It’s happened to all of us. Maybe we did it ourselves. Maybe we overheard someone else do it. Or perhaps we were the minister to whom it was done.
“Preacher, you gotta wrap this up early today. The game comes on when church lets out!”
It’s a proven fact that on game day, the pews are a little emptier than they normally are. That holds true even if the game begins well after church, as many people will skip or leave early in order to get their “let’s watch the game” party together (especially during tournament times like March Madness or the Superbowl). When it comes to queso or the cross, it seems chips-and-dip often wins. Then there’s the area of children’s sports. Many children’s leagues have claimed the times ordinarily reserved specifically for the church, and now, instead of bringing them to worship or to youth group, parents drive their kids to Wednesday evening practices and Sunday morning and afternoon games. Occasionally they protest the team is taking time away from church, but I have yet to hear a protesting parent who was seriously considering finding another activity for their child which didn’t require those specific time commitments.
Sports is easily the most culturally accepted idol of our age (although the twin idols of “self” and “humanism” seem to be giving it a run for its money). It’s thought that some 96% of people have some sort of connection to sports, whether it’s playing on a team, supporting friends or family on a team, or simply being the people who, rain or shine, root, root, root for the home team. (And if they don’t win, it really is a shame.) Regularly-scheduled television programs get moved or booted off the air to allow viewers to watch the games. Ticket prices to get into arenas and stadiums can fetch upwards of thousands of dollars. Athletes themselves rake in tens of millions of dollars each year to play their games and compete in their events. After all, in a culture of bread and circuses, we must have our circuses.
This is not to say, however, sports are somehow inherently evil. They’re not. Many young women and young men have found families in their teams. They’ve been molded by coaches who poured into their lives as no one else ever could. They learned the value of teamwork and hard work and working for something they truly want. Citizenship, a regard for the rules, humility and grace in the face of defeat, all of these things are taught by sports. All of these things help grow individuals and make them into solid, responsible human beings.
The problem only comes when we keep things out of balance, as our culture seems to do when it comes to sports. As much as I love Kentucky, and as much as I cheer for the Wildcats (which is far less than the average UK fan, I must admit), I will forever be outraged and ashamed at the riots which take place during the NCAA tournament when the Cats lose . . . and when they win. I’ll never understand the level of fanaticism which requires the villainization of fans of other teams or which mandates the victimizing of hapless bystanders. Things are not as they should be.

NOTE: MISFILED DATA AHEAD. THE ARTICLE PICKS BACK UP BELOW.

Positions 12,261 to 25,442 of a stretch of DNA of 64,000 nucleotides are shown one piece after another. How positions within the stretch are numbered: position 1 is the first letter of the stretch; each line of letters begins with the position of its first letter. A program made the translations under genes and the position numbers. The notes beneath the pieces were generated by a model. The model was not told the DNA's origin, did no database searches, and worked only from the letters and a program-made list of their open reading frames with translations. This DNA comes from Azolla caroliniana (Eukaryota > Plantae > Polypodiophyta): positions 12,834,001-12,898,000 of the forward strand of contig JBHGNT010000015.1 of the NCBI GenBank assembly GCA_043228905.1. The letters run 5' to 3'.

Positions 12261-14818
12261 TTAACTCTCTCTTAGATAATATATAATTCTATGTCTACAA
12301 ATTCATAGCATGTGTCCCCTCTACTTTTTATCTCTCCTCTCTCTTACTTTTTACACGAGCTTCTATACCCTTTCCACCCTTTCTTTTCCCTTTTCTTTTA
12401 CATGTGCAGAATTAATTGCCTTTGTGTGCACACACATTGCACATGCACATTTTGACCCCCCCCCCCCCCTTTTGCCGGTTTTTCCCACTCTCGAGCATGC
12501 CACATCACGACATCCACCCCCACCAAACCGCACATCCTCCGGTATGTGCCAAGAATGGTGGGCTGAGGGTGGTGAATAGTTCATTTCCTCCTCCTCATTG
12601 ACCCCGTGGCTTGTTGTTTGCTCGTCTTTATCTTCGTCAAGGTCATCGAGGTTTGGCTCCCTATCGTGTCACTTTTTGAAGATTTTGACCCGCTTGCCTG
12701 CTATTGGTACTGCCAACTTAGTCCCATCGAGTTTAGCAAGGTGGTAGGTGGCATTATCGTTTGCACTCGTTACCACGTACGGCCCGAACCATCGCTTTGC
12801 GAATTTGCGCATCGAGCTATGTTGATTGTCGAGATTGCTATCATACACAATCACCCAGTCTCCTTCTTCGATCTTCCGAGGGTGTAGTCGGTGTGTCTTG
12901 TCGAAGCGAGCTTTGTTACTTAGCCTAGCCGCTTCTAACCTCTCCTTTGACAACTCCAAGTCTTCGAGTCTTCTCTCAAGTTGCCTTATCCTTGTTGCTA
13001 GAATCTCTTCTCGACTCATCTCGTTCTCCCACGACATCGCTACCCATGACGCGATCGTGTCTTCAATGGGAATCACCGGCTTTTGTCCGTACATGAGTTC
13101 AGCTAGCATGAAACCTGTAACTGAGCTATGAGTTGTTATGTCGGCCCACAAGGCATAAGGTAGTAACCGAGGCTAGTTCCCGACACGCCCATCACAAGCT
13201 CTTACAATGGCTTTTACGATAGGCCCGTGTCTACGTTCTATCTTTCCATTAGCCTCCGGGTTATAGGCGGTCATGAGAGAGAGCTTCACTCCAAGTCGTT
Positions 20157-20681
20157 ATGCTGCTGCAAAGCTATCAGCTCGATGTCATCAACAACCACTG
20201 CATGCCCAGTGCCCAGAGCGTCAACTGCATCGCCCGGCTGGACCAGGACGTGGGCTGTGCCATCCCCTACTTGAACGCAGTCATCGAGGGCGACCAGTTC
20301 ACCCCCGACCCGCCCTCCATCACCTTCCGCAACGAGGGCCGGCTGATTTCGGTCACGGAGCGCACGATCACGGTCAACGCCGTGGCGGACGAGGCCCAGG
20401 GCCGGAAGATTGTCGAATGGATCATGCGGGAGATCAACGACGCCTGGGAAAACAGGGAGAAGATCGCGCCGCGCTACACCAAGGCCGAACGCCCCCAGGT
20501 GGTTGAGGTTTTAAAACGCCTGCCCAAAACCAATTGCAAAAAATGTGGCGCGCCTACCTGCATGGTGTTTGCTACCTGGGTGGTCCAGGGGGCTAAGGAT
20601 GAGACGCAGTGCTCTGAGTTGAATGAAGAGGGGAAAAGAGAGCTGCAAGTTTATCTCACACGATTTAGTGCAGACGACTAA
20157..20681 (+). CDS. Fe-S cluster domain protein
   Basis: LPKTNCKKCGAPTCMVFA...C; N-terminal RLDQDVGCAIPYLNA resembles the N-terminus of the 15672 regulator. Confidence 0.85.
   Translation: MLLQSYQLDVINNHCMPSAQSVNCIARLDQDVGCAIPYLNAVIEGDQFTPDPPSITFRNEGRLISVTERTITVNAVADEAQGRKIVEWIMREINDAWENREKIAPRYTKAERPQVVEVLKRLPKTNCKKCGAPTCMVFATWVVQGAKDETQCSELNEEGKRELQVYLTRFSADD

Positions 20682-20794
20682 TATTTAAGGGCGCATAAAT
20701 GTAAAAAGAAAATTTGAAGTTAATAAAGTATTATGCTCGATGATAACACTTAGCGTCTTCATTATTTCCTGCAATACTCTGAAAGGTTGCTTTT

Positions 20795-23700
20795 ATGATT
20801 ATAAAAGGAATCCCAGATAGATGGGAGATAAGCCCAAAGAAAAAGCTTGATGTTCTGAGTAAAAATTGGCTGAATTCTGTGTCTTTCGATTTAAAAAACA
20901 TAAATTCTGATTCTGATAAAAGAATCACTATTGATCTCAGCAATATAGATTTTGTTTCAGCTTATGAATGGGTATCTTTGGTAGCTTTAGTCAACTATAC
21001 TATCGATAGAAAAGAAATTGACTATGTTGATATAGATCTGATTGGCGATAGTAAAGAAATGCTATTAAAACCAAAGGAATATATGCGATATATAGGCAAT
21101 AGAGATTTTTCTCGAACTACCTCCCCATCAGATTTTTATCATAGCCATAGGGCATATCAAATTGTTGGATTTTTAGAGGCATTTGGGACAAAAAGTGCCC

When I personally refer to “The Big Ten,” I mean the Decalogue, the Ten Commandments (not the athletic conference). The first of the Big Ten is, quite simply, “You shall have no other gods before me.” In its original ancient context, it meant that literally. There were many other gods on the market, and the Israelites knew about them: Ba’al, Molech, Chemosh, Tiamat, Astarte, Marduk, Isis, Thoth, Ra, Osiris, you name it. To have no other gods before YHWH meant to worship no other gods, period. This was a jealous God who demanded absolute loyalty and who would never be satisfied with “You can worship me and some other deity, too.”
I said that’s what it meant in the original context, but it still means that today, too. Other gods still vie for the worship of mortals, including those I listed. Personally, I think those other gods are demons masquerading as something worthy of worship — they just happen to succeed on occasion. Think about the upswing in paganism in places like Greece, Iceland, and the U.K. Those other gods still want to be worshiped. In our contemporary context, though, we also seem to have an overabundance of other things trying to play at being gods: beauty, wealth, fame, status, sex, career, family . . . sports.
When you decide to go to a game and not to church, you’ve put your sports ahead of your God. When you think the pastor should let you go early because you have a game to watch, you’ve put your sports ahead of your God. When you teach your children to never miss church unless they have a game or a practice session, you’ve put your sports ahead of your God. Or perhaps I should say you’ve made your sports your god. Go out, play ball, enjoy the game. Really. But do it in a way that keeps it in its proper place. Don’t turn the tournament trophy or the star quarterback into an idol. Don’t let your team become your pantheon. Worship your God with your heart, soul, mind, strength — and your money, your priorities, and your time.
You can always record a game, but you should never put something else before God.